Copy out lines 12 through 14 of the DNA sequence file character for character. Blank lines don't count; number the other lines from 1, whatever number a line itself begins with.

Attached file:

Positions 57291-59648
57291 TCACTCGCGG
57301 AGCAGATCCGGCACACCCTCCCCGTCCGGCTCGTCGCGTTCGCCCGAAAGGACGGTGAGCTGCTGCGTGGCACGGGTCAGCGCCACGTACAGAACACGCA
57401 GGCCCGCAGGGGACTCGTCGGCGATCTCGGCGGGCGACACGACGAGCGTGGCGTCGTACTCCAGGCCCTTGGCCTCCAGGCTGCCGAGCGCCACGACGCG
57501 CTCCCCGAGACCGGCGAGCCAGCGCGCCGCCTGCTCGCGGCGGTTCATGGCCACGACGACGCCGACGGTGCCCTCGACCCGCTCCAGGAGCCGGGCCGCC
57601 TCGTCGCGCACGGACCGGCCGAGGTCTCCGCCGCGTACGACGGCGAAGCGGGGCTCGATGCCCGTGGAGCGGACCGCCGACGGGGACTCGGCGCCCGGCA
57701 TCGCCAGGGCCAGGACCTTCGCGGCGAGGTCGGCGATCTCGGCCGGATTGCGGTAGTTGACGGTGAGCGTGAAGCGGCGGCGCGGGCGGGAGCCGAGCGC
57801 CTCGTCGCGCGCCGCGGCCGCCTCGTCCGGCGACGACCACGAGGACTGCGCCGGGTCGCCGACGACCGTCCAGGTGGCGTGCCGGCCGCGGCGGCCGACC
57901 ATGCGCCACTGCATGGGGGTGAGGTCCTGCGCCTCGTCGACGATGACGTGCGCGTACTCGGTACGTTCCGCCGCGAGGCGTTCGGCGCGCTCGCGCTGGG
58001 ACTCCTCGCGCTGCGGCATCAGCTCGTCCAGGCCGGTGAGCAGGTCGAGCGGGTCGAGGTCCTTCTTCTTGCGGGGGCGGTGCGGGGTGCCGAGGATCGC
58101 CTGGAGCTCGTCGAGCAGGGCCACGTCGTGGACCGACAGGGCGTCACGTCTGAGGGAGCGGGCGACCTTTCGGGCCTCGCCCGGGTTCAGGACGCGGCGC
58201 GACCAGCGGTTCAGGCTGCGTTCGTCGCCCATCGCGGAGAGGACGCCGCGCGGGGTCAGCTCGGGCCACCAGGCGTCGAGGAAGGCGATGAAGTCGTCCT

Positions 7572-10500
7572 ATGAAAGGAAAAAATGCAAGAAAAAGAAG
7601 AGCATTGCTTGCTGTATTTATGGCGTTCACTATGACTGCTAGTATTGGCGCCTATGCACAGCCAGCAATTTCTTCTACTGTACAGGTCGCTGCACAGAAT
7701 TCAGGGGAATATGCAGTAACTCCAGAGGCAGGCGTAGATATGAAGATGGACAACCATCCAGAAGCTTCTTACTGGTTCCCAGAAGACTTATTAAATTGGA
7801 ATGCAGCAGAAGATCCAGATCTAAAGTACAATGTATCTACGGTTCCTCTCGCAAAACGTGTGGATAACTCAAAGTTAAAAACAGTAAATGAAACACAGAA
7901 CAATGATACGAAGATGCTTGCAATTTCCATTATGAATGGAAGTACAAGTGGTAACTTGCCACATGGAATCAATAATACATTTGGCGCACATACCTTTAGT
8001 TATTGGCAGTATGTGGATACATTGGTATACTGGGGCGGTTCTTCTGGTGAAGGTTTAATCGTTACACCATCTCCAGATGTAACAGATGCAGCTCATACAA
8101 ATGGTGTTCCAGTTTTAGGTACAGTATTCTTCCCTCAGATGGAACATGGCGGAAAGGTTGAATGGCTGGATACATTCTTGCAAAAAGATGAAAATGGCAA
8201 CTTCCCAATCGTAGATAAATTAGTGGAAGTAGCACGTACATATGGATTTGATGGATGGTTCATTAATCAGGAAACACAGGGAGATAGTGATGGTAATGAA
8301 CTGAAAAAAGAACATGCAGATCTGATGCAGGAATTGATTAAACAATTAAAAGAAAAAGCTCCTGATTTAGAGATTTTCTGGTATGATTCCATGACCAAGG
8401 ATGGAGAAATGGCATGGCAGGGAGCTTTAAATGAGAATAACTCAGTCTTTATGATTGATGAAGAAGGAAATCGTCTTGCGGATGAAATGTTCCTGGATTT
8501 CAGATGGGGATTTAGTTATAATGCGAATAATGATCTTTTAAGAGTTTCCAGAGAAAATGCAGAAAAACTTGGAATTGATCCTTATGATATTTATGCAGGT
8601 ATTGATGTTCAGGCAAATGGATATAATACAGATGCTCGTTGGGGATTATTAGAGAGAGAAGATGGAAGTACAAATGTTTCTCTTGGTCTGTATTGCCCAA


58201 GACCAGCGGTTCAGGCTGCGTTCGTCGCCCATCGCGGAGAGGACGCCGCGCGGGGTCAGCTCGGGCCACCAGGCGTCGAGGAAGGCGATGAAGTCGTCCT

Positions 7572-10500
7572 ATGAAAGGAAAAAATGCAAGAAAAAGAAG